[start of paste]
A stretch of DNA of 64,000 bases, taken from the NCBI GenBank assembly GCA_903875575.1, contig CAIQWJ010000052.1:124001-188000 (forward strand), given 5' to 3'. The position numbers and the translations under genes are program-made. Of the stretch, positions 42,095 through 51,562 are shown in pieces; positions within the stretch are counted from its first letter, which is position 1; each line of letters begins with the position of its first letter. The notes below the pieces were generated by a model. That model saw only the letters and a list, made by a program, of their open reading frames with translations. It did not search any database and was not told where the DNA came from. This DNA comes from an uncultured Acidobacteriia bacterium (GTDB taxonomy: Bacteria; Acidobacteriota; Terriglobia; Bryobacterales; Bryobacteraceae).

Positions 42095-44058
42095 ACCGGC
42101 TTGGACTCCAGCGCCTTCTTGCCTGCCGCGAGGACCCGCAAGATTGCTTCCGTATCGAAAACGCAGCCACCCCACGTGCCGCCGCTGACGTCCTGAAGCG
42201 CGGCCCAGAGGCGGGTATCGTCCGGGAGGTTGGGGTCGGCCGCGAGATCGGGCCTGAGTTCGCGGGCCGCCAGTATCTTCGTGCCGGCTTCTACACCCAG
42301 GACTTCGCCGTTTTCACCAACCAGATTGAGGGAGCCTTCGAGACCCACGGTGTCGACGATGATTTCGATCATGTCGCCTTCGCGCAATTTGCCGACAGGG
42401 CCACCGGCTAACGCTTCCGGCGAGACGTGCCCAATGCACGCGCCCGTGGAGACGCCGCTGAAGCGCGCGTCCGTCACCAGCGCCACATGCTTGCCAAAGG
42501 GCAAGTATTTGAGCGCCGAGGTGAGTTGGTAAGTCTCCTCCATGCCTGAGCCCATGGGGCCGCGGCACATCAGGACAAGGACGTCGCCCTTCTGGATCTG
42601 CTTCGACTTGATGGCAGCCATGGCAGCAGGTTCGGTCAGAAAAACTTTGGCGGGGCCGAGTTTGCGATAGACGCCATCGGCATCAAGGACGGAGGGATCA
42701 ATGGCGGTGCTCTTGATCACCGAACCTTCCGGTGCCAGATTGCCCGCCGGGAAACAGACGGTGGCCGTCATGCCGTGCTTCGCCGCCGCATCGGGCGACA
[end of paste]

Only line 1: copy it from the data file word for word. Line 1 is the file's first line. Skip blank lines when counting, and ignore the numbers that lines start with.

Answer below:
A stretch of DNA of 64,000 bases, taken from the NCBI GenBank assembly GCA_903875575.1, contig CAIQWJ010000052.1:124001-188000 (forward strand), given 5' to 3'. The position numbers and the translations under genes are program-made. Of the stretch, positions 42,095 through 51,562 are shown in pieces; positions within the stretch are counted from its first letter, which is position 1; each line of letters begins with the position of its first letter. The notes below the pieces were generated by a model. That model saw only the letters and a list, made by a program, of their open reading frames with translations. It did not search any database and was not told where the DNA came from. This DNA comes from an uncultured Acidobacteriia bacterium (GTDB taxonomy: Bacteria; Acidobacteriota; Terriglobia; Bryobacterales; Bryobacteraceae).